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Twitter Salutes Congolese Woman Who Climbed the Statue Of Liberty to Protest Trump's Immigration Policies

Therese Patricia Okoumou told authorities that she wouldn't come down "until all the children are released."

There are many ways to protest. For some it's taking to the streets and marching, for others it's carrying out random acts of kindness. Yesterday, for immigrant activist Therese Patricia Okoumou, protesting meant scaling the Statue of Liberty in a courageous demonstration against Trump's dreadful anti-immigration policies on the very day meant to mark America's independence.

The 44-year-old Congolese immigrant and Staten Island resident, climbed the tower on Tuesday to protest Trump's "zero tolerance" policy that caused thousands of immigrant children to be detained and separated from their parents. She told police that she would not "come down until all the children are released," reports CNN.


It took four hours before the police could get Okoumou down, after which she was taken into custody.

Okoumou is an active member of New York-based activist group Rise and Resist, whose members had previously held an "Abolish I.C.E" banner at the statue. Members of the organization said they had no knowledge of Okoumou's plans, but released a statement of support, stating that they are seeking out the best legal representation for Okoumou.

Okoumou has been involved in several anti-Trump demonstrations in the past, even being arrested last year at a protest at the Department of Labor, reports Huffington Post.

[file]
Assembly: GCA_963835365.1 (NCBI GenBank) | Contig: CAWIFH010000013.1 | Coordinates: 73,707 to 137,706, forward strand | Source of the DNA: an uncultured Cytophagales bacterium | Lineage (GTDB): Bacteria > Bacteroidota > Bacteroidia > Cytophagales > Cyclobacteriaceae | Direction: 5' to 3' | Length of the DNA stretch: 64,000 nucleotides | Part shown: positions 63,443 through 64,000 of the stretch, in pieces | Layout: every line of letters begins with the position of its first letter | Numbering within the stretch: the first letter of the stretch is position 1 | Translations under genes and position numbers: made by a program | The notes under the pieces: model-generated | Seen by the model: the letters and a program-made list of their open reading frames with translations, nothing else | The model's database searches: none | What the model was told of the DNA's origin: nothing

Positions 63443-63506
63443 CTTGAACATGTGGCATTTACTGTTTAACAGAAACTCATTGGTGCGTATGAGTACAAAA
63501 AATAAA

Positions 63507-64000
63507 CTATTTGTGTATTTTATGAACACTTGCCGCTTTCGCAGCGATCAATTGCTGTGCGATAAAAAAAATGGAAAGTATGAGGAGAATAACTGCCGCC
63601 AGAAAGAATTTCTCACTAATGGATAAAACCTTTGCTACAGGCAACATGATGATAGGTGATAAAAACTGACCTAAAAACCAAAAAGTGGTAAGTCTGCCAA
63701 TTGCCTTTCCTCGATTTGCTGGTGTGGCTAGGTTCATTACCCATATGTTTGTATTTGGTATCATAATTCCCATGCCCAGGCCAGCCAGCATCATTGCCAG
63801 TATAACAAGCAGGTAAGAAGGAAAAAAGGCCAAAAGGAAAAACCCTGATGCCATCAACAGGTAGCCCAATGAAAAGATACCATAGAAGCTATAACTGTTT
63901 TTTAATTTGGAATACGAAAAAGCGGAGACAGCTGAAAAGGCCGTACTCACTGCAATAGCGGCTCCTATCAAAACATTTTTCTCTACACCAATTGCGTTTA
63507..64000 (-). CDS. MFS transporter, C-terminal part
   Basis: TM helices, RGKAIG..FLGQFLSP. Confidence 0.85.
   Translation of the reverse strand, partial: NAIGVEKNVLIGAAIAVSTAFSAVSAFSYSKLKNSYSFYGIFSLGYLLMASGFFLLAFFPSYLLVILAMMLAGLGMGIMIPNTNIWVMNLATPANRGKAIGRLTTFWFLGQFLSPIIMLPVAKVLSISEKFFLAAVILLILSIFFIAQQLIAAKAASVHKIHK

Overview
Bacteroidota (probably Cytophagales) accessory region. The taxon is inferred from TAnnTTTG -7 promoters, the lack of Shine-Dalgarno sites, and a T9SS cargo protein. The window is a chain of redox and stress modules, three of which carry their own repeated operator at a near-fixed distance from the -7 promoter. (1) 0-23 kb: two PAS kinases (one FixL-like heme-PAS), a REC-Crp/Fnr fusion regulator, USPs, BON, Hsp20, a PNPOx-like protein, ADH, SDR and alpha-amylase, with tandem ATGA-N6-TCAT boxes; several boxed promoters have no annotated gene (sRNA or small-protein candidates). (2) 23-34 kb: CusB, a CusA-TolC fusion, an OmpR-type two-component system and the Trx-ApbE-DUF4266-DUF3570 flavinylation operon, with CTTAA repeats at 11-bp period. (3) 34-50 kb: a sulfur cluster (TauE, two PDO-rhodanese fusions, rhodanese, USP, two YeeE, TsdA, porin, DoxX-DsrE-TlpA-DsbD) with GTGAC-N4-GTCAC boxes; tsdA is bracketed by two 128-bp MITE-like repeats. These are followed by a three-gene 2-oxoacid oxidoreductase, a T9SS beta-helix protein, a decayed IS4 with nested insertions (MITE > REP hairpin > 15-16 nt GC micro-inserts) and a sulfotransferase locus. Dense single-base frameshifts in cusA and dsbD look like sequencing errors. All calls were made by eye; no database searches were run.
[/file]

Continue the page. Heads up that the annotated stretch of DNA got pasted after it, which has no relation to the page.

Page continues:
She's being applauded for her dedication and bravery on social media. Much like when Bree Newsome climbed a 30-foot flagpole in South Carolina to remove the Confederate flag two years ago, Okoumou is yet another example of black women stepping up in the name of social justice, when others won't.
















Interview

Interview: Adekunle Gold Channels Refreshing Truths Into Afropop

Adekunle Gold achieves an artistic freedom that most mainstream artists don't have through a smooth balance of introspection and club bangers.

A few years ago, Adekunle Gold broke out into the scene with a refreshing way of carrying himself, presenting his art and speaking his truth with music. His debut single "Sade" started this journey of chart topping releases, sold out shows, and the constantly evolving sound that graces African airwaves. Gold's self assurance made him stand out from the very beginning, as his sound was delivered with intent, compassion, and stuffed with personal truths.

Not many artists are willing to try new things with their music, and in order to maintain mainstream success, some cling to one sound, one image and direction often crafted from fragments of their first hit. These artists get stuck trying to recreate a capsule in time, while true artists are open to the dynamic of change, and the necessity of renewal.

Adekunle Gold is one of a handful in his profession who draws on a spectrum of experiences to make honest music which is consistent with the self-revelations of a growing man. This has become his biggest strength, allowing him to craft contemplative songs like "Sade" and "Oreke" and still create afropop magic like "Something Different"

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